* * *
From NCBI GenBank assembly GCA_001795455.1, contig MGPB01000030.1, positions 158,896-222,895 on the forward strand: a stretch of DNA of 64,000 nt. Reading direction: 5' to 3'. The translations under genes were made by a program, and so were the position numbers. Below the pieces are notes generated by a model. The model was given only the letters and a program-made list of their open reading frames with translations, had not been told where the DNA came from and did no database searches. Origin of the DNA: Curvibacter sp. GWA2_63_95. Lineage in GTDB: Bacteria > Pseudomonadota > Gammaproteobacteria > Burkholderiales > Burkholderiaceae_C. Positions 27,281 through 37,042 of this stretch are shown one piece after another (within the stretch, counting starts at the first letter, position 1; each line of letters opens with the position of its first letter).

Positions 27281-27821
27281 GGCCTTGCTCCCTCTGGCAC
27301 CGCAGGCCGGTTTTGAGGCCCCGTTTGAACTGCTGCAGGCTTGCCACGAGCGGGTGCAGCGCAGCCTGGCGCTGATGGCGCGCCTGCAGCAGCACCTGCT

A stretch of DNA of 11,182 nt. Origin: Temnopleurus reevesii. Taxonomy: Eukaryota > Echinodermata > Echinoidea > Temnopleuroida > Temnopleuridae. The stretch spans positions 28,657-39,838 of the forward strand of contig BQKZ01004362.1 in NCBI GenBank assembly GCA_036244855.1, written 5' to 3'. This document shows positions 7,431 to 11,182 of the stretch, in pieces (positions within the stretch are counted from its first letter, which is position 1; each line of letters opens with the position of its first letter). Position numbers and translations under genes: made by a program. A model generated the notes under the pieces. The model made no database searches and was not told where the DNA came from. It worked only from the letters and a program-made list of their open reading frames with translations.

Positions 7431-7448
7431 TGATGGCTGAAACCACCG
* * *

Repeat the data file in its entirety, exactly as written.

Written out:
From NCBI GenBank assembly GCA_001795455.1, contig MGPB01000030.1, positions 158,896-222,895 on the forward strand: a stretch of DNA of 64,000 nt. Reading direction: 5' to 3'. The translations under genes were made by a program, and so were the position numbers. Below the pieces are notes generated by a model. The model was given only the letters and a program-made list of their open reading frames with translations, had not been told where the DNA came from and did no database searches. Origin of the DNA: Curvibacter sp. GWA2_63_95. Lineage in GTDB: Bacteria > Pseudomonadota > Gammaproteobacteria > Burkholderiales > Burkholderiaceae_C. Positions 27,281 through 37,042 of this stretch are shown one piece after another (within the stretch, counting starts at the first letter, position 1; each line of letters opens with the position of its first letter).

Positions 27281-27821
27281 GGCCTTGCTCCCTCTGGCAC
27301 CGCAGGCCGGTTTTGAGGCCCCGTTTGAACTGCTGCAGGCTTGCCACGAGCGGGTGCAGCGCAGCCTGGCGCTGATGGCGCGCCTGCAGCAGCACCTGCT

A stretch of DNA of 11,182 nt. Origin: Temnopleurus reevesii. Taxonomy: Eukaryota > Echinodermata > Echinoidea > Temnopleuroida > Temnopleuridae. The stretch spans positions 28,657-39,838 of the forward strand of contig BQKZ01004362.1 in NCBI GenBank assembly GCA_036244855.1, written 5' to 3'. This document shows positions 7,431 to 11,182 of the stretch, in pieces (positions within the stretch are counted from its first letter, which is position 1; each line of letters opens with the position of its first letter). Position numbers and translations under genes: made by a program. A model generated the notes under the pieces. The model made no database searches and was not told where the DNA came from. It worked only from the letters and a program-made list of their open reading frames with translations.

Positions 7431-7448
7431 TGATGGCTGAAACCACCG